I know it’s a shock, but, there’s a lot of conflict in community management. Some of the most difficult, from a manager’s point of view, is that which arises between Board members. That conflict can be very stressful, particularly when the members try to drag the manager in to their internal spats. Some you can help, but the vast majority of Board conflict is not only rife with danger for the average manager, but can’t be solved by them anyway.
Board members don’t understand their role(s). Most folks have no idea what is in store for them when they join a Board of Directors; and they sure don’t know what is expected of them, unless someone provides that information. It’s either going to be the manager, a veteran member of the Board, or both. If the Board is savvy, they will require some sort of Board Orientation take place every year, right after the Election of Directors. Orientation gives everyone some knowledge of how the Board operates, how the chain of command works and which office does what.
Lack of information. As the manager, this is right in your wheelhouse: You are the purveyor and provider of information for all things association, communicating early, often and with a smile. Give those Board members the information they need to be comfortable with their role (and yours). Good managers can see these guys coming a mile away, so there’s no excuse not to address the uninformed Board member, and their concerns, right up front and avoid the conflict that will be inevitable otherwise.
The above are likely the only scenarios where the manager can actually mitigate conflict. The other sources of conflict that arise between Board members due to personalities, competing agendas, the need for attention, etc., are issues usually unsolvable due to their personal nature; thus, the only thing you can manage is the stress that conflict induces on a short- and long-term basis. By taking this tack, you manage your mental health, your job, and the account around the conflict.
Short-term political conflicts usually consist of issues that Board members can resolve themselves because the issue is negotiable and the members accommodating. For example, two members of the Board may put their name in for the office of President. The vote is close, but Mark wins out over Kellie. Kellie is very unhappy with the election results. Mark immediately nominates her to become Vice President, negotiating with Kellie by throwing his support behind her for the # 2 slot. She accepts and is a party to the negotiation. The Board votes Kellie in, accepting the negotiation and moves forward. The manager did an “excellent” job of sitting this one out, and letting the situation play out.
Long-term conflict between Board members is simply a fact of life. If you are going to survive and manage within these environments, here are some key things to remember:
Remain impartial. You can be empathetic to the conflict, but resist – with a smile – being dragged in to it. Taking sides in any conflict where you are the expendable person (i.e., you are an employee) has danger written all over it.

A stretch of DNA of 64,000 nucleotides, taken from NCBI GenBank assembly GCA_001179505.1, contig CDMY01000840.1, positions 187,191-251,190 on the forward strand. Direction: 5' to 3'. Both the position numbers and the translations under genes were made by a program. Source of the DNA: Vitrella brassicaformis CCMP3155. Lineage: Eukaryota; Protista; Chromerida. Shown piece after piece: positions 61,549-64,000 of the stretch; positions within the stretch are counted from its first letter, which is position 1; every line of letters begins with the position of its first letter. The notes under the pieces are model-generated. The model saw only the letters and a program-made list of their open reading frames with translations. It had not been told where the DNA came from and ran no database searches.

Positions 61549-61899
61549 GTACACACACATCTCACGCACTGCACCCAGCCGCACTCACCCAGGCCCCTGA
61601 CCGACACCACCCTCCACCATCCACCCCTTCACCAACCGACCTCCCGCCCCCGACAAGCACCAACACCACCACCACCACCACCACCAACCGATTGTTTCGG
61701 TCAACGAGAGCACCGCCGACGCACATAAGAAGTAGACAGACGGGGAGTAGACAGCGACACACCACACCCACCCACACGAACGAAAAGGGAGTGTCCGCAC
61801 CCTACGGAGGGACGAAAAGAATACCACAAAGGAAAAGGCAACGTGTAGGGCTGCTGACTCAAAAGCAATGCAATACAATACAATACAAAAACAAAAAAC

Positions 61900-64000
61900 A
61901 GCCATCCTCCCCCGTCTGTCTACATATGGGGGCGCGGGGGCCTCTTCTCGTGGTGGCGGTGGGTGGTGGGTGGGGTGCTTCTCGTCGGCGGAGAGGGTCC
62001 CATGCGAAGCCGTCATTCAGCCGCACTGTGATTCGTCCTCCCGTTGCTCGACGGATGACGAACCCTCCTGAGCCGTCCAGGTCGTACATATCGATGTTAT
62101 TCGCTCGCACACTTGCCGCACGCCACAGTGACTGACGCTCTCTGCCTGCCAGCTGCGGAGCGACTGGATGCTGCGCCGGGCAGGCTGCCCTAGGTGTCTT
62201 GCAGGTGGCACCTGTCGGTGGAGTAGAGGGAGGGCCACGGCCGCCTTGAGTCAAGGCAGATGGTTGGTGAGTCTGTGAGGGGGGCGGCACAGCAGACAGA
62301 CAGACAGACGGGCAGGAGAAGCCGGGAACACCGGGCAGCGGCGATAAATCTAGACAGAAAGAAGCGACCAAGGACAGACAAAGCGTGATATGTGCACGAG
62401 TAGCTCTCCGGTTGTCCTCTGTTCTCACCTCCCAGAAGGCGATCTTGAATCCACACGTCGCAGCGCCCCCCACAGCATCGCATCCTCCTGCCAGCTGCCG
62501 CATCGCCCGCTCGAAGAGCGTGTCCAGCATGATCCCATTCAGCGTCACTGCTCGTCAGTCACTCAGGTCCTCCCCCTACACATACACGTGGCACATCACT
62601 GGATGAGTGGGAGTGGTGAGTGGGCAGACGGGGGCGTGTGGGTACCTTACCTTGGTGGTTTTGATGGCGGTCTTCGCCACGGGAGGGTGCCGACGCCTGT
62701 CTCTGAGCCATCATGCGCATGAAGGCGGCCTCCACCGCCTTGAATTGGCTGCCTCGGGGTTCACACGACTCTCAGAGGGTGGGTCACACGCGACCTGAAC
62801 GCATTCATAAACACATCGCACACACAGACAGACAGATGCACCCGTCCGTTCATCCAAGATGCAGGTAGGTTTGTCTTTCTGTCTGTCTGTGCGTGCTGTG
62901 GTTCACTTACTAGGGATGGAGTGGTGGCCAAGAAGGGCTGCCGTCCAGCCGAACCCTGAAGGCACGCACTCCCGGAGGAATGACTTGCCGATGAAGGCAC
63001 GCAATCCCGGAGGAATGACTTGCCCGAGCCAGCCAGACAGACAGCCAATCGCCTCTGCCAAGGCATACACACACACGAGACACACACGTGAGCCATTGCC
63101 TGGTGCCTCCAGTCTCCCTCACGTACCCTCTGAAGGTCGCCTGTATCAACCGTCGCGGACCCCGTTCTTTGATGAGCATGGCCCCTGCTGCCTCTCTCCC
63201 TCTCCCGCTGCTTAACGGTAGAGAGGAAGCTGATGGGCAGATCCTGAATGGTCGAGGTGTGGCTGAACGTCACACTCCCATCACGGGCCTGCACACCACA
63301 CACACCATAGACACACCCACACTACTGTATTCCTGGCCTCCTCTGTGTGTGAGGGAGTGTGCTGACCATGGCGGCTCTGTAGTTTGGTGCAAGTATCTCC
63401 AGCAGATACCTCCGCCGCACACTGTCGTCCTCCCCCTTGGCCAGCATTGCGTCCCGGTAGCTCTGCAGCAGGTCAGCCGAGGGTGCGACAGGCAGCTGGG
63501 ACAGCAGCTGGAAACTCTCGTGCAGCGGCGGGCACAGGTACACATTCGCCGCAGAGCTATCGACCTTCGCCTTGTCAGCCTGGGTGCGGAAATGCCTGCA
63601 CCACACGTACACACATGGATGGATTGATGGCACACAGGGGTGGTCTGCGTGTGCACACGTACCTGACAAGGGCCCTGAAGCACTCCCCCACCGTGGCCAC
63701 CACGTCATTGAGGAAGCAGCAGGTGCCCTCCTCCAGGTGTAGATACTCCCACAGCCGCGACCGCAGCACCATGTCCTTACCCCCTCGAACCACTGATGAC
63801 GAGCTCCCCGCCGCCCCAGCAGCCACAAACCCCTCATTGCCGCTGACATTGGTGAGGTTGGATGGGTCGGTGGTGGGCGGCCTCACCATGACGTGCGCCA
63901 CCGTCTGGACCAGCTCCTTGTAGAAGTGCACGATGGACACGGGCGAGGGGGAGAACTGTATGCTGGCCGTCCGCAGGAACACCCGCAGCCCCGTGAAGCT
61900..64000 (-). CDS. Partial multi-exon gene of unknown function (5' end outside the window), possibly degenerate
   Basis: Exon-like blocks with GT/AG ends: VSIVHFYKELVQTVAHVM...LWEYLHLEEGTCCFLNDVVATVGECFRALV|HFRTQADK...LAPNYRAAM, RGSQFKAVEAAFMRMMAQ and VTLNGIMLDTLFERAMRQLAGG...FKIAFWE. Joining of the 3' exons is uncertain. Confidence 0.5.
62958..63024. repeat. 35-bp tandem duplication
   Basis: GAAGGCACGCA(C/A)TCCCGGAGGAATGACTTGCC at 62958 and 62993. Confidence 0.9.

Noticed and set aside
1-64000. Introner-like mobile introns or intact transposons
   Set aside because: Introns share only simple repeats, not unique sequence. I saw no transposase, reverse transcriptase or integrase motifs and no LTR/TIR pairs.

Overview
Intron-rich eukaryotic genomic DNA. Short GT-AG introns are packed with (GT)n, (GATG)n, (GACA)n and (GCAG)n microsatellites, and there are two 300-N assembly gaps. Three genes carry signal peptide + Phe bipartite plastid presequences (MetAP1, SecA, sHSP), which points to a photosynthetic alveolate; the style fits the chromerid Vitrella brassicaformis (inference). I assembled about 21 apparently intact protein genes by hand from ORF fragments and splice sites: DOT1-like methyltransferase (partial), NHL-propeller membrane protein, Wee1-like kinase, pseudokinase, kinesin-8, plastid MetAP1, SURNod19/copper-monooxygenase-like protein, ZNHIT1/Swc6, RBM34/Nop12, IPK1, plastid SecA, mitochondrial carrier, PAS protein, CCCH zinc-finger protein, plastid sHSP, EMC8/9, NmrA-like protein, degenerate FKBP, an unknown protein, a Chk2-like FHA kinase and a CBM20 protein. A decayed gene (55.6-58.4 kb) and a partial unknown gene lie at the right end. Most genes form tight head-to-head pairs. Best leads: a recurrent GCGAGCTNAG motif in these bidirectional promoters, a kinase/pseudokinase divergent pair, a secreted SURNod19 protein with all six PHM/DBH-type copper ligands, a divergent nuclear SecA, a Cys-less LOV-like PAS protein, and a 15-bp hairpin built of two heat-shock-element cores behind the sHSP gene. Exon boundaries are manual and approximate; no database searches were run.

Listen attentively – but not too long. When the parties to conflict call you or drop by your office to complain about the other person (and they will), listen politely and attentively, but always find a reason to cut it short. Listening for too long not only wastes time but can give the impression that you are sympathetic to their cause, and thus on their side.
If they are persistent in dragging you in to the conflict, firmly but politely decline the invitation to this disaster-in-waiting. What to say? Think the language of politics and diplomacy (or, stone-rubbing and incense): “I see both points of view, and I like both of you, so I am hopeful you can work things out and we can move forward together.”
Rarefied air: Use a professional mediator. If your community has the budget for occasional experts (and the Board members are big thinkers), this is a great way to go: An impartial third party, skilled in dispute resolution, that isn’t free and isn’t you. Excellent.
Are you the cause of the conflict? If you are the source, or perceived to be the source, of conflict, examine why that is and change your behavior with regard to the issue. Or, go to your executive and ask for help and be honest about your involvement. Sometimes, your relationship with a community has simply run its course.
Should a manager become involved in conflict? Anytime a Board member knowingly or unknowingly poses a risk to themselves or the association, the manager should attempt to inform the that member, and the Board, of the risks. This can be dicey on a good day and dangerous on a bad day. Provide the information in a professional and unbiased manner and allow the Board to come to their own conclusions.
(1) To keep the account for your company and (2) to manage it in a professional manner. These two points are all that matter. The daily conflicts, or long-term conflicts, between Board members are just a part of human nature and, as a result, a part of your job. The interplay of Board politics and personalities do make our work very interesting. Know that resolving conflict is only some times within your abilities or your purview. For the most part you need to manage around Board conflict as best you can by remaining impartial and resisting every effort they make to drag you in to it.
Conflicts will come and Board members will, eventually, move on. We are the professional administrators and our job is to go the distance with the community and for companies. To do that, we need to avoid the mine fields wherever we can and insert ourselves only when it’s appropriate and when odds are it will have a positive outcome for all involved.